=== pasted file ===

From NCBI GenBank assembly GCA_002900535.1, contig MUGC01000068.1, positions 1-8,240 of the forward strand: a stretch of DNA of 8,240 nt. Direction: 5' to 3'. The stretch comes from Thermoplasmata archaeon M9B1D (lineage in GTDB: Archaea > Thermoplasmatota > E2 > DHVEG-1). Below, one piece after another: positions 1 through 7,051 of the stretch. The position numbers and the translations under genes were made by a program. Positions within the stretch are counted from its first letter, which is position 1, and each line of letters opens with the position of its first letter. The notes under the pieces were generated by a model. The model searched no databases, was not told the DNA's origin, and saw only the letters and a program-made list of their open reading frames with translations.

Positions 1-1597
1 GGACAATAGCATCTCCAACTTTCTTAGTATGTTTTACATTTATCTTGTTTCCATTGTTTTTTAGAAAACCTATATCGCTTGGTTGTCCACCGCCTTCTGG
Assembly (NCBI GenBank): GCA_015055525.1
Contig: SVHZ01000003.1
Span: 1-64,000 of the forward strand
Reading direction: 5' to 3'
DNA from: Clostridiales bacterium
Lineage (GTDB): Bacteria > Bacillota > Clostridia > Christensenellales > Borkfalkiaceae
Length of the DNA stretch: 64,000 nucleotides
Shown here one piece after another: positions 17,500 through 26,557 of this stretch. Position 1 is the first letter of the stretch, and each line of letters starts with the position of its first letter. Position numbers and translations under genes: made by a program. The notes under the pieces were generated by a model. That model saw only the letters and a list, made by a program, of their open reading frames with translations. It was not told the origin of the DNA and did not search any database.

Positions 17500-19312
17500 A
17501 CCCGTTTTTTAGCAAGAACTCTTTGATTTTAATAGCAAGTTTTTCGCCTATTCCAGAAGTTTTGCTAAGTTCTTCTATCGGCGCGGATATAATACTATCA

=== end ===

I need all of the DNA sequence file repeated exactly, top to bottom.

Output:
From NCBI GenBank assembly GCA_002900535.1, contig MUGC01000068.1, positions 1-8,240 of the forward strand: a stretch of DNA of 8,240 nt. Direction: 5' to 3'. The stretch comes from Thermoplasmata archaeon M9B1D (lineage in GTDB: Archaea > Thermoplasmatota > E2 > DHVEG-1). Below, one piece after another: positions 1 through 7,051 of the stretch. The position numbers and the translations under genes were made by a program. Positions within the stretch are counted from its first letter, which is position 1, and each line of letters opens with the position of its first letter. The notes under the pieces were generated by a model. The model searched no databases, was not told the DNA's origin, and saw only the letters and a program-made list of their open reading frames with translations.

Positions 1-1597
1 GGACAATAGCATCTCCAACTTTCTTAGTATGTTTTACATTTATCTTGTTTCCATTGTTTTTTAGAAAACCTATATCGCTTGGTTGTCCACCGCCTTCTGG
Assembly (NCBI GenBank): GCA_015055525.1
Contig: SVHZ01000003.1
Span: 1-64,000 of the forward strand
Reading direction: 5' to 3'
DNA from: Clostridiales bacterium
Lineage (GTDB): Bacteria > Bacillota > Clostridia > Christensenellales > Borkfalkiaceae
Length of the DNA stretch: 64,000 nucleotides
Shown here one piece after another: positions 17,500 through 26,557 of this stretch. Position 1 is the first letter of the stretch, and each line of letters starts with the position of its first letter. Position numbers and translations under genes: made by a program. The notes under the pieces were generated by a model. That model saw only the letters and a list, made by a program, of their open reading frames with translations. It was not told the origin of the DNA and did not search any database.

Positions 17500-19312
17500 A
17501 CCCGTTTTTTAGCAAGAACTCTTTGATTTTAATAGCAAGTTTTTCGCCTATTCCAGAAGTTTTGCTAAGTTCTTCTATCGGCGCGGATATAATACTATCA